Cognitive dysfunction fairly common after COVID-19 infection
(HealthDay)—A substantial proportion of relatively young COVID-19 survivors exhibit cognitive dysfunction several months after recovering from COVID-19, according to a research letter published online Oct. 22 in JAMA Network Open.
Jacqueline H. Becker, Ph.D., from the Icahn School of Medicine at Mount Sinai in New York City, and colleagues investigated rates of cognitive impairment in 740 adult survivors of COVID-19 (mean age, 49 years) who were treated in outpatient, emergency department, or inpatient hospital settings (April 2020 to May 2021). The mean time of assessment from COVID-19 diagnosis was 7.6 months.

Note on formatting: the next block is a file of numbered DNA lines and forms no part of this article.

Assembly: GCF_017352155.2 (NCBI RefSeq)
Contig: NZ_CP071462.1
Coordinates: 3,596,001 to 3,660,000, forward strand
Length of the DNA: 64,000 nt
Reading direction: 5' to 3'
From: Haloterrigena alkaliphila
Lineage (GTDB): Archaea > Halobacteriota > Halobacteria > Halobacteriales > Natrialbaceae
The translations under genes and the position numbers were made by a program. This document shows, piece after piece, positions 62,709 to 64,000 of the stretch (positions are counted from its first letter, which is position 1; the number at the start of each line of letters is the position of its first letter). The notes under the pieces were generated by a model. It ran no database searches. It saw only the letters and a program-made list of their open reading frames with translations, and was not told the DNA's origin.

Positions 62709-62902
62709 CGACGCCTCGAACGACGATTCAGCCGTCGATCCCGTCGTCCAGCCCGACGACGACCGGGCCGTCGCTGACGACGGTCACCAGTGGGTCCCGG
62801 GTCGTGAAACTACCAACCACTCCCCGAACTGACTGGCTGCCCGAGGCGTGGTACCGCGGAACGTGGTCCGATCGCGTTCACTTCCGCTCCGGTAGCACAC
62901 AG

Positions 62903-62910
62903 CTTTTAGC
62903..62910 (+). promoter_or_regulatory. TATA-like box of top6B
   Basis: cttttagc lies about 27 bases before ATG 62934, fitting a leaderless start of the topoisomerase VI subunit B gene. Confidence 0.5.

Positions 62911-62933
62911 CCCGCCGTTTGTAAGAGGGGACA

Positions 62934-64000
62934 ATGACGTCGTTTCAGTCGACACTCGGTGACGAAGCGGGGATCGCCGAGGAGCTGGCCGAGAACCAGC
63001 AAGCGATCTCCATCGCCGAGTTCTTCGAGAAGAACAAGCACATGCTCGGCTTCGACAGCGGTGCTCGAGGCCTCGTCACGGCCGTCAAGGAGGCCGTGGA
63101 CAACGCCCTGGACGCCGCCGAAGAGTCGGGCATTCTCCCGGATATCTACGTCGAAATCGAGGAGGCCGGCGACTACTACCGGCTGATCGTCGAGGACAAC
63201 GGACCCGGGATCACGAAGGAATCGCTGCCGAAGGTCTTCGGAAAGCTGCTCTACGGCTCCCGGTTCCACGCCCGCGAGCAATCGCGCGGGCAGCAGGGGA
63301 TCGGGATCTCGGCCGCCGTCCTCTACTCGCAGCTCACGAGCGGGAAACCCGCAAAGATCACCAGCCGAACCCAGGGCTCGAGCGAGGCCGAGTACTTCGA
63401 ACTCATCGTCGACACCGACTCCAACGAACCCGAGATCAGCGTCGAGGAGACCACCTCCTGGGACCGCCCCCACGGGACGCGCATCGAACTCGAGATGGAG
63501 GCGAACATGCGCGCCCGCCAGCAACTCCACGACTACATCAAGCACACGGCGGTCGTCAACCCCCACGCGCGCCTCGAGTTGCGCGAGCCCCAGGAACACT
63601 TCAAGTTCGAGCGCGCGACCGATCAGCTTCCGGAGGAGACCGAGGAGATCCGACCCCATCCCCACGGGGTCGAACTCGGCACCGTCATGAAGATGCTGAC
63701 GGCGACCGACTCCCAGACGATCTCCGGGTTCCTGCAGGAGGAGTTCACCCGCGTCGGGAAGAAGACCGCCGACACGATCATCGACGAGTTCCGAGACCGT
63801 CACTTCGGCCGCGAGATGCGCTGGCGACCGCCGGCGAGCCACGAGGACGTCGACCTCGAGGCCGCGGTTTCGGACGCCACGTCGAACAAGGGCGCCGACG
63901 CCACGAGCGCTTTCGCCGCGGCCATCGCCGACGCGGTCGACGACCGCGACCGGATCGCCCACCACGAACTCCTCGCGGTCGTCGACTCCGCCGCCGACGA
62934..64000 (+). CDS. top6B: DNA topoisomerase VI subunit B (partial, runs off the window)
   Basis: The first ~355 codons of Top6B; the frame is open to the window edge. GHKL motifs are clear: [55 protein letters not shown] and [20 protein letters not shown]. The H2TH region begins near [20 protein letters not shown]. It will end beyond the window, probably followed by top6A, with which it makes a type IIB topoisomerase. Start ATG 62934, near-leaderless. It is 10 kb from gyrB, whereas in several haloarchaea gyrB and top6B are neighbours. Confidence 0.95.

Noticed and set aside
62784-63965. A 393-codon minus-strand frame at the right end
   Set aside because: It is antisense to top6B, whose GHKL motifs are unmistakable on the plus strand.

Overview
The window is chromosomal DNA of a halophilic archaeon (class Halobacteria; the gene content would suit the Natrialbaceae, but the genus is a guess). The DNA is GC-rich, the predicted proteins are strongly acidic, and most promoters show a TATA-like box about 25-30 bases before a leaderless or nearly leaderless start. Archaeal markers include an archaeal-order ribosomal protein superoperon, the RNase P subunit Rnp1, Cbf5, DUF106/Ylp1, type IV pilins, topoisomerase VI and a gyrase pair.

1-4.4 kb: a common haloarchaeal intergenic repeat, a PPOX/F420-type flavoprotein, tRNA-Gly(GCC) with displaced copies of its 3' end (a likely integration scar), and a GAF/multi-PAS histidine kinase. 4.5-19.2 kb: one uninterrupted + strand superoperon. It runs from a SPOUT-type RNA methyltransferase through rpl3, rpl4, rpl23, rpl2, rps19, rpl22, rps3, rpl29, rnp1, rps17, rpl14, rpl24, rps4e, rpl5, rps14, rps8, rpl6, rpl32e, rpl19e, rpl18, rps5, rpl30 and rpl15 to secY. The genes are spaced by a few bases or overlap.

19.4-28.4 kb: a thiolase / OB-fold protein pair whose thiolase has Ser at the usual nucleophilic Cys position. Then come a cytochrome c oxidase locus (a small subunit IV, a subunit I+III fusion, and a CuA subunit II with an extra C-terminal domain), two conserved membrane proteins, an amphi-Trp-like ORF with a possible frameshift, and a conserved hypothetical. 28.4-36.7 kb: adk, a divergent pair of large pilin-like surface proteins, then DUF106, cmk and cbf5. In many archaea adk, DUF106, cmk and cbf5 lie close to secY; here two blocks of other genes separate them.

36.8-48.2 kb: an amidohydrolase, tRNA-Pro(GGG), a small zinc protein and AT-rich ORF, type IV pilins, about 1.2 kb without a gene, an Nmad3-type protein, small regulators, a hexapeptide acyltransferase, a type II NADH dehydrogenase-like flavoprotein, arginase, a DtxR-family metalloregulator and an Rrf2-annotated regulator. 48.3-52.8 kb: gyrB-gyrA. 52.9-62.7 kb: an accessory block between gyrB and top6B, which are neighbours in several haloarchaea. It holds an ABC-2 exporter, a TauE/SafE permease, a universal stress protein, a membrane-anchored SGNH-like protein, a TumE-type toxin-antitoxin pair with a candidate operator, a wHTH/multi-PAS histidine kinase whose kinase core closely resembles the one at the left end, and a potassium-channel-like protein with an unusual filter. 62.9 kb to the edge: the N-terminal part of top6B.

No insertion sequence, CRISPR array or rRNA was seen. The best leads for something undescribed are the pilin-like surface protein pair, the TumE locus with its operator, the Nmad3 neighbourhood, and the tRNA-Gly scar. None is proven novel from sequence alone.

The researchers found that in adjusted analyses, hospitalized patients were more likely than outpatients to have impairments in attention (odds ratio [OR], 2.8; 95 percent confidence interval [CI], 1.3 to 5.9), executive functioning (OR, 1.8; 95 percent CI, 1.0 to 3.4), category fluency (OR, 3.0; 95 percent CI, 1.7 to 5.2), memory encoding (OR, 2.3; 95 percent CI, 1.3 to 4.1), and memory recall (OR, 2.2; 95 percent CI, 1.3 to 3.8). Compared with outpatients, patients treated in the emergency department were more likely to have impaired category fluency (OR, 1.8; 95 percent CI, 1.1 to 3.1) and memory encoding (OR, 1.7; 95 percent CI, 1.0 to 3.0).
"We found a relatively high frequency of cognitive impairment several months after patients contracted COVID-19," the authors write.
One author disclosed financial ties to the pharmaceutical industry.
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